Two means for integrating acupuncture therapy into primary health care exist, that provide patients with more therapeutic alternatives. One is establishing a qualified and trusted referral partner, practicing acupuncture. Through close collaboration, clinical issues of patients can be handled by acupuncturists, and the primary care physician (PCP) can coordinate patient care. The second means is obtaining additional training via certified acupuncture courses. This may be an especially beneficial approach for physicians who prefer a hands-on patient care approach. Becoming an effective acupuncturist does not just require skills; it also needs the proper temperament, as most patients encountered will be those having chronic agony, who have tried and failed to recover through conventional methods, or who have a preference for non- traditional views of health or medicine. If one fails to forge a nurturing and empathic relationship and have an open mind with one's patients, acquiring skills won't lead to fruitful acupuncture (Mao & Kapur, 2011).

A patient-focused approach is the best treatment method or option one can follow for ensuring cultural competency. Coined originally in the year 1969 by Balint, and expressing the idea that every individual patient must be understood as unique and different, patient-centered treatment started off as an explanatory account of the manner in which physicians ought to communicate and interact with their patients. This approach fosters confidence and trust, clarifies and distinguishes the concerns and symptoms of the patient, creates and tests several hypotheses, which may include psychosocial and biological dimensions of the ailment(s), and constructs the foundations for a lasting patient- practitioner relationship. In 1987, the Picker- Commonwealth Patient- Centered Care Program was initiated with an aim for promoting a patient- focused approach to health care and hospital services, concentrating on the concerns and demands of the patients. The program identified seven elements of patient- focused health care. These are: 1) respect for the expressed needs, preferences, and principles of patients; 2) coordinating and integrating patient care; 3) knowledge, communication and training; 4) physical well-being; 5) emotional assistance and easing of patient unease and fear; 6) participation of family and friends; and 7) continuity and transition (Saha, Beach, & Cooper, 2010).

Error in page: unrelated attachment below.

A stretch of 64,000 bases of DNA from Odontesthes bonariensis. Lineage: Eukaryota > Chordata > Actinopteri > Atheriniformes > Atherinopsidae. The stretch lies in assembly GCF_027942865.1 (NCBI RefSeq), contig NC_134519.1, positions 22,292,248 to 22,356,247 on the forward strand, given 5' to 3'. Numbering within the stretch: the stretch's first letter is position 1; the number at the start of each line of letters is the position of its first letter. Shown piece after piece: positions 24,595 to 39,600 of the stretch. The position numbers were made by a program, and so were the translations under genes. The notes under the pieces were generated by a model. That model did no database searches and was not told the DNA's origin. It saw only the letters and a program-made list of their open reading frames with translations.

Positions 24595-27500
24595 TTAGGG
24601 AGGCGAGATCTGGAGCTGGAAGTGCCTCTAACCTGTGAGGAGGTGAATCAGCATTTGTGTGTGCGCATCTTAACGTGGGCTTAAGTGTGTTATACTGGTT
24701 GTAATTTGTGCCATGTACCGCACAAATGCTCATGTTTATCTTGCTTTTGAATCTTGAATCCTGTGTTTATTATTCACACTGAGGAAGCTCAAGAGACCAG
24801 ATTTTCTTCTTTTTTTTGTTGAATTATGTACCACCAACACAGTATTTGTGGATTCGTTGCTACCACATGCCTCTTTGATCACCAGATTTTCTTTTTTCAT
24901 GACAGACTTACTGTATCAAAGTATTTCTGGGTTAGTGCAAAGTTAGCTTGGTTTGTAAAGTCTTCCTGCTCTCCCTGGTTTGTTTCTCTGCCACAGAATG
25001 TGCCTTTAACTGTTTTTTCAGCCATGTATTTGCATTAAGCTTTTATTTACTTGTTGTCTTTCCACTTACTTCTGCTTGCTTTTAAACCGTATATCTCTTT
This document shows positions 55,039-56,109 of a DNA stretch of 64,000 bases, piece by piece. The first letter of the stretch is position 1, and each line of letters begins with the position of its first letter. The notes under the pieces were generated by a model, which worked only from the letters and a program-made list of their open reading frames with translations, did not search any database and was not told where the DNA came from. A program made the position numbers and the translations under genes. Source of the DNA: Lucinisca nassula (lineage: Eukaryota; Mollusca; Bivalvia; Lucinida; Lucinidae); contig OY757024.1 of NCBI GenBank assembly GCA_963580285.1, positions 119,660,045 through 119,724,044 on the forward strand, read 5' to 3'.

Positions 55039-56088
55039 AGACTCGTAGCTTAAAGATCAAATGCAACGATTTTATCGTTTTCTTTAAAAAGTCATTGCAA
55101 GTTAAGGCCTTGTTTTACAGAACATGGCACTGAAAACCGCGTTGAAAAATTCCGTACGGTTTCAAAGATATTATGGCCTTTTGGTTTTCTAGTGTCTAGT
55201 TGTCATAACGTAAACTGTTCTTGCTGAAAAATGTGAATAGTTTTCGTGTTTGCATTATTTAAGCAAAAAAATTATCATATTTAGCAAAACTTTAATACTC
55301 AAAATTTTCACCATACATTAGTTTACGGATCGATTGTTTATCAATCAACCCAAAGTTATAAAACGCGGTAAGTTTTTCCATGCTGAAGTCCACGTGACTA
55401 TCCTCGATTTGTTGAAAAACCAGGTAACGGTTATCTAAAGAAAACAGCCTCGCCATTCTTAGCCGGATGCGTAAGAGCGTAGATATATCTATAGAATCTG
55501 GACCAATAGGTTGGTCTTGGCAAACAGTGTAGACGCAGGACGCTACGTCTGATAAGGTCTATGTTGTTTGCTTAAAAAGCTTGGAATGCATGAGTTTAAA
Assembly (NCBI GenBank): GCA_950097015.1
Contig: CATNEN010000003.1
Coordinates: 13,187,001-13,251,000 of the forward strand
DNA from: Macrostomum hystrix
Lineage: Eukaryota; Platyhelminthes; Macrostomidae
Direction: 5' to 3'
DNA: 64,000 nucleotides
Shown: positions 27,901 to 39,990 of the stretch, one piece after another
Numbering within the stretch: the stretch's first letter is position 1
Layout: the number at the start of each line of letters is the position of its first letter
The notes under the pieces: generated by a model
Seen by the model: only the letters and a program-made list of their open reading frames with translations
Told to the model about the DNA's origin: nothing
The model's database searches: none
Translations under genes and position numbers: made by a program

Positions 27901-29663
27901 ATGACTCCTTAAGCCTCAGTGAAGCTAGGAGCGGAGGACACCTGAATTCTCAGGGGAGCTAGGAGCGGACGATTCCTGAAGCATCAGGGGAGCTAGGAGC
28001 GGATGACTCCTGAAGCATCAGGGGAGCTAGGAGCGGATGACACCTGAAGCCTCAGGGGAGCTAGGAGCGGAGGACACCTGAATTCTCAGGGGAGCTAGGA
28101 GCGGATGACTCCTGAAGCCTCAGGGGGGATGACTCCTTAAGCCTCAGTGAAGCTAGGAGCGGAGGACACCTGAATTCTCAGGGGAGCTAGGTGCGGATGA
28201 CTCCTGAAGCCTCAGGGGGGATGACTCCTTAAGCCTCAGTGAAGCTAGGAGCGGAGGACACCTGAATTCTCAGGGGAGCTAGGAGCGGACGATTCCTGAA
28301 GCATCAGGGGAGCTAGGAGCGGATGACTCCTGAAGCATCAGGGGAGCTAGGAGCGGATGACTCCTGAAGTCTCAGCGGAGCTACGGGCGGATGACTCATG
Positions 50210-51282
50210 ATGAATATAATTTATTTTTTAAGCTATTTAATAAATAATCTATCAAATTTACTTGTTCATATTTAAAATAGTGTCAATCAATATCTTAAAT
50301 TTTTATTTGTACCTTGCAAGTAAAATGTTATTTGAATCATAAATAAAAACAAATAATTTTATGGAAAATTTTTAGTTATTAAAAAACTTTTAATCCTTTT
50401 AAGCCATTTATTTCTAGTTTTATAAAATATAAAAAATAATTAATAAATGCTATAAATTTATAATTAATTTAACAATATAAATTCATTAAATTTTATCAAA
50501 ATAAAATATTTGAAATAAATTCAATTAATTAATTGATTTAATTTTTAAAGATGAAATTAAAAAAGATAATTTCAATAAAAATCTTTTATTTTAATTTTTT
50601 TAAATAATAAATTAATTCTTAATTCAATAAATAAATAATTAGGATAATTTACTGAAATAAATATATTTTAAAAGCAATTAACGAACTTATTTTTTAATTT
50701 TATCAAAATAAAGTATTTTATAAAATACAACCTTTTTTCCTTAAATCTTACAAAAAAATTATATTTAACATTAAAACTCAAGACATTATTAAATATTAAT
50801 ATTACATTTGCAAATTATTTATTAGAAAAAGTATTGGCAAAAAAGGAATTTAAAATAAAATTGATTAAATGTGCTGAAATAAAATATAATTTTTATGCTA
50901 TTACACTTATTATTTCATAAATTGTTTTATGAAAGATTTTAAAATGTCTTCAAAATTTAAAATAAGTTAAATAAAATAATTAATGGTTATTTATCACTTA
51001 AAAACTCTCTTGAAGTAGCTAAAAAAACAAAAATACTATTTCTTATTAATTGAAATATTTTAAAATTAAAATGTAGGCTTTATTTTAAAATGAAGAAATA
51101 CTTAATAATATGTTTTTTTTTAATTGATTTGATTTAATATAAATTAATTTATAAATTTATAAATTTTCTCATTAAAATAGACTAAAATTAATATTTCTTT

Risks of possibly injurious conventional-alternative medicine interactions may rise if physicians aren't aware of the fact that patients use alternative medicines, as well. Honest doctor-patient communication is crucial to avoid such an occurrence. The most widespread reasons behind nondisclosure are absence of inquiry on the doctor's part, doctor disinterest, inability to offer CAM-related information, patient's belief that doctor will disapprove, and perception of the patient that CAM usage has no connection to conventional care. Research also revealed that patients would more likely divulge their CAM-use if they perceive the physician to be an open-minded, respectful and approachable person. This indicates… [END OF PREVIEW]